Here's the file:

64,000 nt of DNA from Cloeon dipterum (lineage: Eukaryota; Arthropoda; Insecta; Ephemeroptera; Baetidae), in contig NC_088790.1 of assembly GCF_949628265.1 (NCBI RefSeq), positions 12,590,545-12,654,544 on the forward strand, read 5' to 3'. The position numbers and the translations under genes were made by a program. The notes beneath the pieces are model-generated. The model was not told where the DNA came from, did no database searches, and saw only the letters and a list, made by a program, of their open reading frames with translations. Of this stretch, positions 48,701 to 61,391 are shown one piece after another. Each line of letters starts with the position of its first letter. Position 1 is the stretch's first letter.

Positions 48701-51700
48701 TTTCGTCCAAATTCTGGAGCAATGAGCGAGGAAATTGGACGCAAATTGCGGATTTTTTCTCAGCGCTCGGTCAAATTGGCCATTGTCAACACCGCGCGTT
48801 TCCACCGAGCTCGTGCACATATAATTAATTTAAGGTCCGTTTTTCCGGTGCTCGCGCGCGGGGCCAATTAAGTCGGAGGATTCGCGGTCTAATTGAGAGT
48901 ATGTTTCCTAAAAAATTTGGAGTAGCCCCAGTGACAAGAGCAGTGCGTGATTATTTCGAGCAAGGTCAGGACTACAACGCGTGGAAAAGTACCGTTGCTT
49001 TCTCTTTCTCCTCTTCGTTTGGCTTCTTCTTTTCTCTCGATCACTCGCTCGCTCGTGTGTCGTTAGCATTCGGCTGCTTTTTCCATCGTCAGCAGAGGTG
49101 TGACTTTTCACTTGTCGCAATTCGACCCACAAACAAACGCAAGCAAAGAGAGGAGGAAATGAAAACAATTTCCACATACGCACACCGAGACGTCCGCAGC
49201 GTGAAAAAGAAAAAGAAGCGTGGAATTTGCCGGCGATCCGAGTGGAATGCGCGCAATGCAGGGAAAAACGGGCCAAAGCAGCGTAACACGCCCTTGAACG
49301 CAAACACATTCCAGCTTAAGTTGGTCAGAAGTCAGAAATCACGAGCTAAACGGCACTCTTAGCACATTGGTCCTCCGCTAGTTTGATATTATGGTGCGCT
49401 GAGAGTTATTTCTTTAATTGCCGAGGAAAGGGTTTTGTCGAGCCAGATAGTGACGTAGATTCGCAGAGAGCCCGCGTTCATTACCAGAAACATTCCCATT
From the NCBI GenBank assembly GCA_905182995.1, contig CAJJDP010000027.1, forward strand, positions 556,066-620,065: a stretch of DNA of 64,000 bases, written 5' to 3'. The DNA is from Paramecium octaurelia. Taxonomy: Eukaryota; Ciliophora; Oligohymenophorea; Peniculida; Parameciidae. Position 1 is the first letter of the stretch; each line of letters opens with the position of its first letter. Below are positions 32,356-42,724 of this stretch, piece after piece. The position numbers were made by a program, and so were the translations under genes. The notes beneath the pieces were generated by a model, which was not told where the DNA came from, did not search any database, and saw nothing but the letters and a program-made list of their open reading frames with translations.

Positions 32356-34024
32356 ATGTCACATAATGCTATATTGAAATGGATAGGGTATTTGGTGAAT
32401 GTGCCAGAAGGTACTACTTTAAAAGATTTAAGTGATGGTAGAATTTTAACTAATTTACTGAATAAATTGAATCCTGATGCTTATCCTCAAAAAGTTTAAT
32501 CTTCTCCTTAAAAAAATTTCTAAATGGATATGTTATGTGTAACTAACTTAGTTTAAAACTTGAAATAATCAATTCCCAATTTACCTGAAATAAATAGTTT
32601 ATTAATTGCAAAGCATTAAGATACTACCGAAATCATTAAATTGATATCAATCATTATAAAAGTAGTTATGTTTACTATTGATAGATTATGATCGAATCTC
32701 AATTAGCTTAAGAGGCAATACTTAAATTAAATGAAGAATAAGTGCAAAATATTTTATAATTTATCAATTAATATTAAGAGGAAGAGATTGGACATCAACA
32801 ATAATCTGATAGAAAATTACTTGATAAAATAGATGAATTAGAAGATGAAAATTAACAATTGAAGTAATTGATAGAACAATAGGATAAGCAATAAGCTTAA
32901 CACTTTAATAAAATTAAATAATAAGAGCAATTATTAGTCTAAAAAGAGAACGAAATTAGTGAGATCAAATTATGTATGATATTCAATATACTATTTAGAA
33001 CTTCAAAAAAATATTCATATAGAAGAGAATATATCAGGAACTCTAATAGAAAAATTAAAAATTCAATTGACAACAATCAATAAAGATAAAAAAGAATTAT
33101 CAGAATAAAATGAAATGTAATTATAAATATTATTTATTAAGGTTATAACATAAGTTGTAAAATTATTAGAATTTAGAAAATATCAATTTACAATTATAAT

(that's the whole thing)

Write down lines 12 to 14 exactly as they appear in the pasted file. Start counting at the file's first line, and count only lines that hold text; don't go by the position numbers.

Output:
Positions 32356-34024
32356 ATGTCACATAATGCTATATTGAAATGGATAGGGTATTTGGTGAAT
32401 GTGCCAGAAGGTACTACTTTAAAAGATTTAAGTGATGGTAGAATTTTAACTAATTTACTGAATAAATTGAATCCTGATGCTTATCCTCAAAAAGTTTAAT